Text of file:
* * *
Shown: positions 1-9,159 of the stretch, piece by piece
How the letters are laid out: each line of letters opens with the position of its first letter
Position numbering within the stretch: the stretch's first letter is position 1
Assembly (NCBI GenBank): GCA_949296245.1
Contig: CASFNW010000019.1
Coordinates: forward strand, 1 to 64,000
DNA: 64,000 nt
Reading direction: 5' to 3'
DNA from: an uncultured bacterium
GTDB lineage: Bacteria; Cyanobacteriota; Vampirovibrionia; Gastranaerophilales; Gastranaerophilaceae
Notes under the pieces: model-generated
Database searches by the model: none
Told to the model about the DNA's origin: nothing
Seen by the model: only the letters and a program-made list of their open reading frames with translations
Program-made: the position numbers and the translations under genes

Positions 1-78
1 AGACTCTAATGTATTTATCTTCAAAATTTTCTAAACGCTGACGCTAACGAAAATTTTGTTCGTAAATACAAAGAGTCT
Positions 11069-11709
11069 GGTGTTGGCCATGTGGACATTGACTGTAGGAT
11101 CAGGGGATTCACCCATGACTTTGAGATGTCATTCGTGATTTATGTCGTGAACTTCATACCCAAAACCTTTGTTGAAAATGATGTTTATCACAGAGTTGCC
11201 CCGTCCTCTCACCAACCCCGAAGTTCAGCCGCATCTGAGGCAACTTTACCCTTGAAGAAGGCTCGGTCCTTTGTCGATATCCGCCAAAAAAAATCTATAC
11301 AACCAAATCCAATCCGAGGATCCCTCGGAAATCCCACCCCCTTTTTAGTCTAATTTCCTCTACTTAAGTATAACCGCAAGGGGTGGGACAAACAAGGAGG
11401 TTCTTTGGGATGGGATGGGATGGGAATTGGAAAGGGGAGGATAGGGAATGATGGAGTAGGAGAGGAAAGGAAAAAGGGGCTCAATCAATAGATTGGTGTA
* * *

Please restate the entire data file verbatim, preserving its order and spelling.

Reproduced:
Shown: positions 1-9,159 of the stretch, piece by piece
How the letters are laid out: each line of letters opens with the position of its first letter
Position numbering within the stretch: the stretch's first letter is position 1
Assembly (NCBI GenBank): GCA_949296245.1
Contig: CASFNW010000019.1
Coordinates: forward strand, 1 to 64,000
DNA: 64,000 nt
Reading direction: 5' to 3'
DNA from: an uncultured bacterium
GTDB lineage: Bacteria; Cyanobacteriota; Vampirovibrionia; Gastranaerophilales; Gastranaerophilaceae
Notes under the pieces: model-generated
Database searches by the model: none
Told to the model about the DNA's origin: nothing
Seen by the model: only the letters and a program-made list of their open reading frames with translations
Program-made: the position numbers and the translations under genes

Positions 1-78
1 AGACTCTAATGTATTTATCTTCAAAATTTTCTAAACGCTGACGCTAACGAAAATTTTGTTCGTAAATACAAAGAGTCT
Positions 11069-11709
11069 GGTGTTGGCCATGTGGACATTGACTGTAGGAT
11101 CAGGGGATTCACCCATGACTTTGAGATGTCATTCGTGATTTATGTCGTGAACTTCATACCCAAAACCTTTGTTGAAAATGATGTTTATCACAGAGTTGCC
11201 CCGTCCTCTCACCAACCCCGAAGTTCAGCCGCATCTGAGGCAACTTTACCCTTGAAGAAGGCTCGGTCCTTTGTCGATATCCGCCAAAAAAAATCTATAC
11301 AACCAAATCCAATCCGAGGATCCCTCGGAAATCCCACCCCCTTTTTAGTCTAATTTCCTCTACTTAAGTATAACCGCAAGGGGTGGGACAAACAAGGAGG
11401 TTCTTTGGGATGGGATGGGATGGGAATTGGAAAGGGGAGGATAGGGAATGATGGAGTAGGAGAGGAAAGGAAAAAGGGGCTCAATCAATAGATTGGTGTA